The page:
Sara Juli has been raising TMI to an art form for sixteen years. How to Forgive Yourself in Bed exorcised what the New York-based dance artist calls "a very promiscuous college experience." Burden was about marrying outside of her Jewish faith, and The Money Conversation, Juli's major breakout, exhumed the anxieties of merging finances. She withdrew her savings and gave cash to audience members, who had to decide whether or not to give it back.
"I get as personal as I can, and no secrets are kept," Juli says, a week before bringing her latest solo to Motorco for the American Dance Festival. Continuing her serial confession, Tense Vagina: an actual diagnosis puts Juli's signature—a combination of dance, songs, monologues, audience interaction, and comedy—on early-motherhood issues that affect many women, especially urinary incontinence. Not only does talking about experiences that are considered shameful help Juli process them, it shatters a silence so that others can process them, too.
INDY: You took a break from dance to have children. Is Tense Vagina a way of folding that lost time back into your creative story?
SARA JULI: Absolutely. It was a four-year blip that I didn't perform. It was challenging for me, but I was building this piece. There's a scene with a breast pump that speaks to me, and I share what I hear it saying. That's from hours and hours of sitting with that damn machine. It's terrible; you feel like a literal cow. When the time came to go into the studio, I had enough material for a two-hour piece. I thought, OK, I can't talk about my vagina for two hours. [Laughs] But I can for one.
Tell us about some of the issues the piece deals with.
I gave birth naturally, pushed really hard, and lost the proper functioning of my bladder—which we don't really talk about, even though it's incredibly common, when you think about a large child coming out of a small hole. [Laughs] Sorry!
For four years after the birth of my first child, I was peeing in my pants every time I sneezed. I finally said something to my OB-GYN and she sent me to pelvic floor rehab. It's like a physical therapist for your vagina. In France, it's built into your birthing package for a year. But in this country, our culture tells you to turn all your attention to this newborn baby. I'd gone through two births, and I'd never heard of this.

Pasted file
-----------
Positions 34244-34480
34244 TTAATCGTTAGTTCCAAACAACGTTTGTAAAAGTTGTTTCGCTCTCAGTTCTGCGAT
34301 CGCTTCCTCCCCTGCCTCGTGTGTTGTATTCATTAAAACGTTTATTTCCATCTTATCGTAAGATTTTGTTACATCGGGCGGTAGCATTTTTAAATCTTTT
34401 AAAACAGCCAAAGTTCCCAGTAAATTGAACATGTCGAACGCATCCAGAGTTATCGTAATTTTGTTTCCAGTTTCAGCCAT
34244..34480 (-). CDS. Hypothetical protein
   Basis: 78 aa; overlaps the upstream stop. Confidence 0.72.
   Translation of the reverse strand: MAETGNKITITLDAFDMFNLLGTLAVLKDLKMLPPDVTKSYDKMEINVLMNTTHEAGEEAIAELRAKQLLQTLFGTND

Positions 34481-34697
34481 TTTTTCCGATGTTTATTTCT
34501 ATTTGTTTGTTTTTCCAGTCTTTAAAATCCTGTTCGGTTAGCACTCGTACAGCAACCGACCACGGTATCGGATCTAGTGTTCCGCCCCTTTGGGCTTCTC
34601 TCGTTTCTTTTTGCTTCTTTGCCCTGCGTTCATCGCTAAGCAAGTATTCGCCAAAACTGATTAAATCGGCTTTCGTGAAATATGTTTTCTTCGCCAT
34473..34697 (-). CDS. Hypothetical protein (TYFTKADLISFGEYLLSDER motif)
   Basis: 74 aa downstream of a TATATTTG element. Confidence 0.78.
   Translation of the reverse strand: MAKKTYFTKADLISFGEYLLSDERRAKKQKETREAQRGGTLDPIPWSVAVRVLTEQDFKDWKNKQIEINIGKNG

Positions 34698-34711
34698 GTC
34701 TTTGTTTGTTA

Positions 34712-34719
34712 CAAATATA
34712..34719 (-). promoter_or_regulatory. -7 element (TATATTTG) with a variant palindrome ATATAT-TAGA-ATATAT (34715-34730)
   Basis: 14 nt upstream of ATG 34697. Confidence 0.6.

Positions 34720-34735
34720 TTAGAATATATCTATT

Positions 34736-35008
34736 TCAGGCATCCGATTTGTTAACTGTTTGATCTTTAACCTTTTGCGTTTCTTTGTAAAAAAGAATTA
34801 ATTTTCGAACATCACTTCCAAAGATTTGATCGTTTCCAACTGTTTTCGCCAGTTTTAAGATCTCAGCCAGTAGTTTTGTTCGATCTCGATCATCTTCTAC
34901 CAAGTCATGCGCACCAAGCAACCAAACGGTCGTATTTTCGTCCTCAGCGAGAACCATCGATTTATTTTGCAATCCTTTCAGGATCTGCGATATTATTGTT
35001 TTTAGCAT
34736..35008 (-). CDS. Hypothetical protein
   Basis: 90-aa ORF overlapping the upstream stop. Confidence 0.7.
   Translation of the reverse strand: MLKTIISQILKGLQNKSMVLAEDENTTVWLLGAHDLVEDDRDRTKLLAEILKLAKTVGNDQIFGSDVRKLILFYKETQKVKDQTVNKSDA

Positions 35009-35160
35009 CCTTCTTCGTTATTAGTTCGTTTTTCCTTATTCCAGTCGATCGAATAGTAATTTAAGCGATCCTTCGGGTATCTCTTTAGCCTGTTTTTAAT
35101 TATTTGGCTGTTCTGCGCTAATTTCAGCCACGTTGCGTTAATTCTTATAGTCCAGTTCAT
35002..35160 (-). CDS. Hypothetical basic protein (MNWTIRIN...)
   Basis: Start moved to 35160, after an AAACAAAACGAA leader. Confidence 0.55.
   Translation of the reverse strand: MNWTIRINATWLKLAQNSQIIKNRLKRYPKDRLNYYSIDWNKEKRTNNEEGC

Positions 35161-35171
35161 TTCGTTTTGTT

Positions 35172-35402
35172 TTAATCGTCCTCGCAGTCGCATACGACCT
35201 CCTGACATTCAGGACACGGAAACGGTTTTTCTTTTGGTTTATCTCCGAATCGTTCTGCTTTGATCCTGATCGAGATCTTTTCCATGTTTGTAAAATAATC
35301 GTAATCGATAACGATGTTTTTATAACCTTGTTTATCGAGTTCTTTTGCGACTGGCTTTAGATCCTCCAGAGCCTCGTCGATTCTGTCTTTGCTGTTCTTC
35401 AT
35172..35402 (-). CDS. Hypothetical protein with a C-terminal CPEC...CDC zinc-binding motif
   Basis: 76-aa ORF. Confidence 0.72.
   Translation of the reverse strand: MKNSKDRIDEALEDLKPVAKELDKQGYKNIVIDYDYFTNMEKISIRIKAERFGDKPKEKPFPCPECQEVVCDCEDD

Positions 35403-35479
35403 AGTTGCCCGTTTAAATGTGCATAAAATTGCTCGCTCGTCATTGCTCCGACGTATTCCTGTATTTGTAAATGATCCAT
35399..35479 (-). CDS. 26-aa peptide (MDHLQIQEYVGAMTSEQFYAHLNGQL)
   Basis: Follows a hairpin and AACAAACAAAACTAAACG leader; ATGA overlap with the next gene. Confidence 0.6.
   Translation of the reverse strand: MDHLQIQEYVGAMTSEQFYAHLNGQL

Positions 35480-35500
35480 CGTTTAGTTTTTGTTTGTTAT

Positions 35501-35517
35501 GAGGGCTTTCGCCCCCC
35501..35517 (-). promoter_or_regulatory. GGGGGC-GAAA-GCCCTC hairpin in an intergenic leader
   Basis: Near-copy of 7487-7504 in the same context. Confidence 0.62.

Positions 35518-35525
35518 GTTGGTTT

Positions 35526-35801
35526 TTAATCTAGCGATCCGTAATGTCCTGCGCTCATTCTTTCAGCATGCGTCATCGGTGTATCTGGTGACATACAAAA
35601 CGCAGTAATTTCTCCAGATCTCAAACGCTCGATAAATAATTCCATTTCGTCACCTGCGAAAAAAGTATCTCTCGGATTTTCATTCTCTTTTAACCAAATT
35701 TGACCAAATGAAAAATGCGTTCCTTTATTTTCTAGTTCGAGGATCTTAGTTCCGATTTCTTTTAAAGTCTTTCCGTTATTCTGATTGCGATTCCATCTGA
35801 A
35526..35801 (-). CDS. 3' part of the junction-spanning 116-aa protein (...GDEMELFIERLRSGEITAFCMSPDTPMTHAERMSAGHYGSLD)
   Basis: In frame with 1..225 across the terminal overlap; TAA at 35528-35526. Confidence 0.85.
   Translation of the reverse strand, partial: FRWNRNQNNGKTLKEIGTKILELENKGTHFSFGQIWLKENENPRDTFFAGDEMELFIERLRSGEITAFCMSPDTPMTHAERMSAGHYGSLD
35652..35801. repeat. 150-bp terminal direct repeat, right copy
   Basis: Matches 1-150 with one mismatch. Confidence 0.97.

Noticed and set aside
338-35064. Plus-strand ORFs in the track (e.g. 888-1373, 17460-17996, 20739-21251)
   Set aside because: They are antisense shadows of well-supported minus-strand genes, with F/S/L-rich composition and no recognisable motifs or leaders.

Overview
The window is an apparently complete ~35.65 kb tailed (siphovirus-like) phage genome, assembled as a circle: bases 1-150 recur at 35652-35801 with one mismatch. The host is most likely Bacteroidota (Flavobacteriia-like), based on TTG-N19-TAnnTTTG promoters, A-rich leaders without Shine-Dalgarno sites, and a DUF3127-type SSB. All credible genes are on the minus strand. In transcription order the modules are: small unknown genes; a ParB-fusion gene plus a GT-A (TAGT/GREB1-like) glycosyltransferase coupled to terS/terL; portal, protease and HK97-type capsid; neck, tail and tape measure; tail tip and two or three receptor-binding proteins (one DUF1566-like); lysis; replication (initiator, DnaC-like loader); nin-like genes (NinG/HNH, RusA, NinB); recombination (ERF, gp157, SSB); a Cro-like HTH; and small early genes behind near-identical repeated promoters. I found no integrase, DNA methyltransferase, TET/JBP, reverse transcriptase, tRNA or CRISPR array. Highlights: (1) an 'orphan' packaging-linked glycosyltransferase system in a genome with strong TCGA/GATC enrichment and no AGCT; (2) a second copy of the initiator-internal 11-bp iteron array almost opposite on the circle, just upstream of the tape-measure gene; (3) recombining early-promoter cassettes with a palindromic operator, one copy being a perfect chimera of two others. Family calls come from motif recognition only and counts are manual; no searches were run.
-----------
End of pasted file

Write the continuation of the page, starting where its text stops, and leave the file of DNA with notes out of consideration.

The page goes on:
I did three months of pelvic floor rehab, and it changed my life. It fixed everything. I was like, "Why don't women know about this? Why can't everyone have this amazing post-childbirth vagina instead of this pathetic, dead thing?" After my first exam, my physical therapist said, "You have a tense vagina," and when she diagnosed me, I said, "Thank you, I will be naming my next dance that."
The piece has four sections, and in each, I share another part of the therapy, which gets weirder and more awkward as it goes on, balanced by the experiences of motherhood that are less talked about—the loneliness, isolation, and depression as well as the beauty and humor and fabulousness.
Do you think it took you so long to find out because there's so much mystification about women's reproduction, and even basic anatomy, in this country?
Totally. Look at all the media that surrounds childbirth. Apart from losing weight and getting your body back—which of course you never do because it's been through such a huge experience—where is there any information about healing and strengthening your vagina? It's designed to be private and shameful, and forces you to go out and buy an oversized diaper, which is expensive, embarrassing, and wasteful. I really had to seek this out, and I'm a pretty open person.
You don't say?
I make weird dances and share really personal stuff, and it took me four years to say something to my OB-GYN because I was embarrassed. You kind of know that other women struggle with it, but I certainly wasn't saying to other young moms, "Are you peeing in your pants? Because I am!" So I'm hopeful that the piece raises awareness that pelvic floor rehab exists. You have to maintain it with a freakish amount of Kegels, but it's a game changer.
Is dance a good medium for raising awareness about issues like this?
Oh yeah. I believe very strongly in the power of dance to tell stories, and I've added text to my dance. What's wonderful about the performing arts is that you're able to cross over, to transport people to think about deeper issues, to peel back a layer of our world. Women come up to me after every show, and my God, the stories. First of all, they want to tell me about their vaginas, which is a reminder that I'm doing what I set out to do: set up a safe enough space where a stranger is telling me about their vagina. I have a funny bit where I say, "Let me remind you I'm not a medical professional and I cannot advise you on this topic." But I can validate what's happening and say, "Seek help in the way that I did."
Has every story written about this piece been headlined The Vagina Monologue?
Nobody has referenced it! I have had some pushback from some presenters, saying, "Look, the piece sounds interesting but I'm just not going to be able to promote something called Tense Vagina." It's a reminder of things our country is still struggling with. I try to say, "Look, I'm not calling it Tense Pussy." Vagina is an anatomical word. It could be called Tense Elbow—what's the difference between elbow and vagina? There should be no shame in the word. But there is! All the more reason why I try to use it in a sentence at least once a day.
I'm afraid some of our politicians in North Carolina actually don't know the difference between an elbow and a vagina.
That's for sure. The energy of what you're dealing with down there, the ripple effect of HB 2, is pretty intense. Hopefully that will add a layer to the festival and make it all the more impactful. It's all the more reason why the arts need to step up and be a voice.
This article appeared in print with the headline "The Vagina Monologue"